And with cruising as with life in general, some of the personal fulfillment comes from the effort and not just the results, from the voyage and not just the destination.  Buying in Europe means missing out on the challenge and also the satisfaction of doing an ocean crossing – or two – in your own hull.  And what they say is true:  You will never know a boat as well as when you invest yourself in preparing her for an ocean crossing.  You will also miss out on visiting some interesting and unique destinations along the way, such as Bermuda, the Azores and perhaps the Atlantic Coast of Spain and/or Portugal.  And that’s in part what cruising is supposed to be about, isn’t it?  In truth, an in-season Atlantic Crossing is more of a psychological hurdle for most people than it is a physical or skills-related one.  With careful weather watching and thoughtful preparation, you too could manage a crossing and reap the sense of accomplishment that comes with it.  In truth, was such a challenge part of what initially got you to think about cruising in Europe?  If so, do you – should you - want to give that up?


Can it be too European?  A boat full of metric fasteners and plumbing fittings, and equipped with European systems, will present somewhat the same ‘fit’ issue in reverse if your plan is to return the boat to non-European waters.  Some systems may even need to be replaced.  For example, if originally built for European 230V AC power, will the installed AC wiring be able to carry the higher current at 120V that runs inside a boat back in North America.  What about the breaker capacities on the AC Panel?  And surely those outlets will need to be switched out if they are one of the Euro configurations.  If purchasing new, builders will typically offer systems that are compatible with your home waters, along with adaptations that permit operation in Europe, as well.  However, not all builders supply large numbers of boats worldwide and therefore may not be as knowledgeable on compatibility issues as you would hope.  And in any event, some compatibility issues might sneak in regardless, as e.g. when the builder molds in a LPG locker for GAZ bottle storage that won’t accommodate North American 10# or 20# LPG bottles.  As with many of the issues discussed here, this is a good example of why it’s so helpful to talk to owners who have gone before you – preferably having bought the model you are considering – and who have already identified the ‘fit’ issues and perhaps can advise you on how to optimally spec out the boat.  An experienced dealer who sells your preferred boat back home will be invaluable in this area, as well.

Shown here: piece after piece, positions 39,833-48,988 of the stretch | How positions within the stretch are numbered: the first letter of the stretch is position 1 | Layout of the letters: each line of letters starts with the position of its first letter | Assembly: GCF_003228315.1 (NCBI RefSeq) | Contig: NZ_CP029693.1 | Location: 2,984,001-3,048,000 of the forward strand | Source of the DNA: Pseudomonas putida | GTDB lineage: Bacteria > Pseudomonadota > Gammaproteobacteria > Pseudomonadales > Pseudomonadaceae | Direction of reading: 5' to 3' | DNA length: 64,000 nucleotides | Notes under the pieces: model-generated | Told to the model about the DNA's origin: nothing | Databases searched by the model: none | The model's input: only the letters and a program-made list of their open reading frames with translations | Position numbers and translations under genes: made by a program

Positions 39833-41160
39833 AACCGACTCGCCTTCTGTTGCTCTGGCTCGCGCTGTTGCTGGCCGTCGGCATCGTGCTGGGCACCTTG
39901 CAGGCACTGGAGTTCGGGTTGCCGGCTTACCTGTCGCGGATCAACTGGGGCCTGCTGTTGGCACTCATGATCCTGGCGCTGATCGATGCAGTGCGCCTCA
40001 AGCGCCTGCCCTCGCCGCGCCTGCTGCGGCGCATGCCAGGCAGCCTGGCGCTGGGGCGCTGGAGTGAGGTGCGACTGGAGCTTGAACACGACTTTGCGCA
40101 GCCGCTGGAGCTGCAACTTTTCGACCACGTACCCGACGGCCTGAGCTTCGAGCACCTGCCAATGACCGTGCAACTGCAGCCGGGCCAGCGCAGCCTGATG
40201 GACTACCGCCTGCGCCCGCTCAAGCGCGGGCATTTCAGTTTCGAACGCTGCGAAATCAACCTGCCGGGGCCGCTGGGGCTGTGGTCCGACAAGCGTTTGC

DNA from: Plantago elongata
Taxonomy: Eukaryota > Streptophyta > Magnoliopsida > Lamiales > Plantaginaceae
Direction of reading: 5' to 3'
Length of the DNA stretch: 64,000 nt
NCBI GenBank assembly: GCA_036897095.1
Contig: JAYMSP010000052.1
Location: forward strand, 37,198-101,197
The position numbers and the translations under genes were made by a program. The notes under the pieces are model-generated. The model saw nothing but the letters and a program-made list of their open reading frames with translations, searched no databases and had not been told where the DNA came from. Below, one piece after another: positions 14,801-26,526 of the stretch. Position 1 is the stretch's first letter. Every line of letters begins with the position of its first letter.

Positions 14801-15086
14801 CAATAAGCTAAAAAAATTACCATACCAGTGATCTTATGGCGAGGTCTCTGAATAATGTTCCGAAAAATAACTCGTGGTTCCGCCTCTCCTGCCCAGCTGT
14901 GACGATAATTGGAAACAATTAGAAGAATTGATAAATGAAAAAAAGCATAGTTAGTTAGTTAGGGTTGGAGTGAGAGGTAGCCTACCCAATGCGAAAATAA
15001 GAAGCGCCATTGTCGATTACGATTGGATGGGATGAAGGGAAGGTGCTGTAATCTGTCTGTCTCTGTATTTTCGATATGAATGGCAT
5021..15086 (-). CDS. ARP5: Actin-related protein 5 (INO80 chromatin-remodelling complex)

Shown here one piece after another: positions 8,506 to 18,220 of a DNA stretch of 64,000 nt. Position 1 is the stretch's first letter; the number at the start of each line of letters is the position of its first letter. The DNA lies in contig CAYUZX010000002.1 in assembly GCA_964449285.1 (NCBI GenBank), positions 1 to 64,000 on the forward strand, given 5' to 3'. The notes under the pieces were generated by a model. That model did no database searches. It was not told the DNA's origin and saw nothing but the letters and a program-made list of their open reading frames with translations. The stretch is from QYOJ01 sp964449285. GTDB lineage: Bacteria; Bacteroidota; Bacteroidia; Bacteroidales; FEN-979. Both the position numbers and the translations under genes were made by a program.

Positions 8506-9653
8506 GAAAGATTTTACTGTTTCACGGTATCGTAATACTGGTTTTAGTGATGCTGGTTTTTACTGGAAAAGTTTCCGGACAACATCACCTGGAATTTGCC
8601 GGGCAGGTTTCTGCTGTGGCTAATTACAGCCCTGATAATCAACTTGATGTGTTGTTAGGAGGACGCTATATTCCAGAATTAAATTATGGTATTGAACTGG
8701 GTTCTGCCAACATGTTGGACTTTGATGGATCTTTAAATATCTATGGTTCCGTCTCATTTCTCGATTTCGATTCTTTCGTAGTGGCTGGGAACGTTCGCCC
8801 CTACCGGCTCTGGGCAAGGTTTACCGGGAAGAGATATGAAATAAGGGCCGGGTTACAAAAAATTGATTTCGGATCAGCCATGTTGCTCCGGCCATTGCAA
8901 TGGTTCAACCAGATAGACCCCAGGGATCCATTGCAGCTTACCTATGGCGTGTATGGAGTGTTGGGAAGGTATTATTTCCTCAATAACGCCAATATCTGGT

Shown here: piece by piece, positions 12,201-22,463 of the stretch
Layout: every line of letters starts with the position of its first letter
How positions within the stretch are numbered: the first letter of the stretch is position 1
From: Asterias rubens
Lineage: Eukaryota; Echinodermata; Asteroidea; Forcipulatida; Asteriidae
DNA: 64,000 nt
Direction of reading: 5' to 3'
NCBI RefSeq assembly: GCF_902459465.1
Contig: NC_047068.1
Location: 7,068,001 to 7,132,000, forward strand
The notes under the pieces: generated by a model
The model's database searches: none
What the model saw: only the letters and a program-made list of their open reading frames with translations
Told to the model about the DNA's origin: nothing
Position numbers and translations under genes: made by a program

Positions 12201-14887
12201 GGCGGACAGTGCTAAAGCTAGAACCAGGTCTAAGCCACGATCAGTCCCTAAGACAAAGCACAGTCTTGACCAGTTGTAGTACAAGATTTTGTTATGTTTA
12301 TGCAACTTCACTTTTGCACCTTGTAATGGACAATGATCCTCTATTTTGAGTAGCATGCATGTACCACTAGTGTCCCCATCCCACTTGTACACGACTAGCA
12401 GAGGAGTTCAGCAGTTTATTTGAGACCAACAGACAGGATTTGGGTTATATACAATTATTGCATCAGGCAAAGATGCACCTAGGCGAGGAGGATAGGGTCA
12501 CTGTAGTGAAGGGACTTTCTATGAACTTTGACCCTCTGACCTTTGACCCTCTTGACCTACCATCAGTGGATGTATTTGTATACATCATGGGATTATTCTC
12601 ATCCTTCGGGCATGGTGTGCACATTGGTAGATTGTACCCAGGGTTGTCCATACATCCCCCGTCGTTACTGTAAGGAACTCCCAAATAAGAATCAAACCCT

Special Timetables:  If you are buying new, planning to export (sail away in) your boat and not paying VAT, be sure you check with your builder country’s Customs officials about how much time you are allowed before needing to exit that country.  At the time you take delivery, this can be far less than the18 months provided by the EU’s Temporary Importation scheme.  The builder did not export your boat, even though you registered it back home, so the builder may feel obligated to obtain documentation from you that the boat exited the EU.  This will in turn provide him proof for his Customs officials of its “export” status.  Also keep in mind that you may want to extend the legal delivery date well beyond the last payment date, e.g. if paying for your new boat on completion during the winter season but not being able to sail it away until the following summer.  And as was mentioned to me more than once by new owners, don’t plan to head over the horizon after taking delivery of a new boat from the yard.  You would be far better off to cruise the boat locally for a few weeks, exercising every possible system aboard, so that warranty work can be handled without objection, by the yard, before you leave the area.


Diversity Can Look Like Perversity:  While the diversity of European boats might lead you to be attracted to a unique design or custom builder when buying, this subsequently might be somewhat of a liability when selling, whether you are later trying to sell back in your home waters or in some other region of Europe.  A boat loaded up with teak decks and diesel-fired heating but few opening ports and little icebox insulation may not resonate with the buyers back home in Florida, the Gold Coast of Australia, or the Caribbean.  And even if the boat enjoys a generally positive reputation, prospective buyers may worry about those same ‘fit’ issues, requiring some amount of modification and expense at the time of resale.


Think Logistics:  Language and cultural differences, legal and procedural differences from one EU country to the next, and differing time zones are just some of the logistical issues that, in small or large measure, will affect the purchasing process.  One small example is that your signature may need to be notarized on purchase documents, but notarizing a signature in your country will not produce an acceptable result in the builder’s or broker’s country, where this is done by an attorney.  Or you may be required to have a document (one example might be the liability insurance coverage on your new purchase) translated from English into the builder or broker’s language by an “authorized” translator.  (This is usually resolved by contacting that country’s Embassy or Consulate in your home country and requesting assistance in locating an ‘authorized translator’).  You may assume the boat shown by a builder represents how yours will be completed, while it may be local practice for the builder to change the boat’s specifications without notification.